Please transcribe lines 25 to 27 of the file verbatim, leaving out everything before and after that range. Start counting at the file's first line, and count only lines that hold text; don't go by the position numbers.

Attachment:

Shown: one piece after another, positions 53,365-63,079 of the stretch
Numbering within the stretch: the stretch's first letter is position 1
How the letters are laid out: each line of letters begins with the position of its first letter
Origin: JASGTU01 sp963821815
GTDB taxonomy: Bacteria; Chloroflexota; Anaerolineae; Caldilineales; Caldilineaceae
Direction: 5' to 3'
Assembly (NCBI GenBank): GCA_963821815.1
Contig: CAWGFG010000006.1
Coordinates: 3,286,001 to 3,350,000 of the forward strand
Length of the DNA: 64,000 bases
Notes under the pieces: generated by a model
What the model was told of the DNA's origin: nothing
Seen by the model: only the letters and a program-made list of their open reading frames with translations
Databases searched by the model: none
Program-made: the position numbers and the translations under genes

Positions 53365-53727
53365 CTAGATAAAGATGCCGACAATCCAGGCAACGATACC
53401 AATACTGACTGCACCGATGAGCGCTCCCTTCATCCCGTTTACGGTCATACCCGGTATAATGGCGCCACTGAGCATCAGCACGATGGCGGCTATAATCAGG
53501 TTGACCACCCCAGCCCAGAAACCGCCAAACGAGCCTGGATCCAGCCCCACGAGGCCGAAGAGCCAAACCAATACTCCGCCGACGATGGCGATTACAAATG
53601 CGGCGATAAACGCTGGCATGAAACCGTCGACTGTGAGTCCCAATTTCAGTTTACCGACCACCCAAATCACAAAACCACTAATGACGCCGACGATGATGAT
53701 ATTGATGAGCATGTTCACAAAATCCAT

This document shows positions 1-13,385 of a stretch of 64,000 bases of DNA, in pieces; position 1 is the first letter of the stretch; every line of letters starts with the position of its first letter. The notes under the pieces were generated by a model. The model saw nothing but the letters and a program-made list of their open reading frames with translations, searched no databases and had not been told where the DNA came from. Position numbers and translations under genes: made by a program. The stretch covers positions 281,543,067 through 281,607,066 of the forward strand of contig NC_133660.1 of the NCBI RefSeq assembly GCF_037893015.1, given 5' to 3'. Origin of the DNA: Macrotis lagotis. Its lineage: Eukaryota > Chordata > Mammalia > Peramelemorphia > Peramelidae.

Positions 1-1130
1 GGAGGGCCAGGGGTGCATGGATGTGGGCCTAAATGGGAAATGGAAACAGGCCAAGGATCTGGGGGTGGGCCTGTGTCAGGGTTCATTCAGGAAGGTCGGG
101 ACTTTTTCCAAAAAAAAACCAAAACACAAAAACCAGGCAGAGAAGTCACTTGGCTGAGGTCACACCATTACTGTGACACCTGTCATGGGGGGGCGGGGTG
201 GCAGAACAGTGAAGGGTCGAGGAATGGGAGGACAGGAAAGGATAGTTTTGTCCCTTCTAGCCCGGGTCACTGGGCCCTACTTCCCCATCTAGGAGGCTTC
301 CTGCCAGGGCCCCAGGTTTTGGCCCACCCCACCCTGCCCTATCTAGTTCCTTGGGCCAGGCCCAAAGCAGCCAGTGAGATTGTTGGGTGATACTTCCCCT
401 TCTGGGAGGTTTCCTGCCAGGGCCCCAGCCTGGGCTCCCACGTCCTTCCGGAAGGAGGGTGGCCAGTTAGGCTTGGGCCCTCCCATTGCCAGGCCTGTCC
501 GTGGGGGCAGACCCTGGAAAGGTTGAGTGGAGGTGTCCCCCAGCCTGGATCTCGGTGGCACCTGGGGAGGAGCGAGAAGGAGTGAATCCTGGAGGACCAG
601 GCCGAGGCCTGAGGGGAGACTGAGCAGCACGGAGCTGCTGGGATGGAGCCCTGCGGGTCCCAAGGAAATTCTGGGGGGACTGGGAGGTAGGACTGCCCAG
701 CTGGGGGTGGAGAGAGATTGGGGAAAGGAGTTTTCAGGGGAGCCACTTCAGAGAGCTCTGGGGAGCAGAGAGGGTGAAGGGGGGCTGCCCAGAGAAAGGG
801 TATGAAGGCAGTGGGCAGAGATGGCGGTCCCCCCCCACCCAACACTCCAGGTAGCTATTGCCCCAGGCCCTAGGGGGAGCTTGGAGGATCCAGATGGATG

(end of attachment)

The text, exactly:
101 ACTTTTTCCAAAAAAAAACCAAAACACAAAAACCAGGCAGAGAAGTCACTTGGCTGAGGTCACACCATTACTGTGACACCTGTCATGGGGGGGCGGGGTG
201 GCAGAACAGTGAAGGGTCGAGGAATGGGAGGACAGGAAAGGATAGTTTTGTCCCTTCTAGCCCGGGTCACTGGGCCCTACTTCCCCATCTAGGAGGCTTC
301 CTGCCAGGGCCCCAGGTTTTGGCCCACCCCACCCTGCCCTATCTAGTTCCTTGGGCCAGGCCCAAAGCAGCCAGTGAGATTGTTGGGTGATACTTCCCCT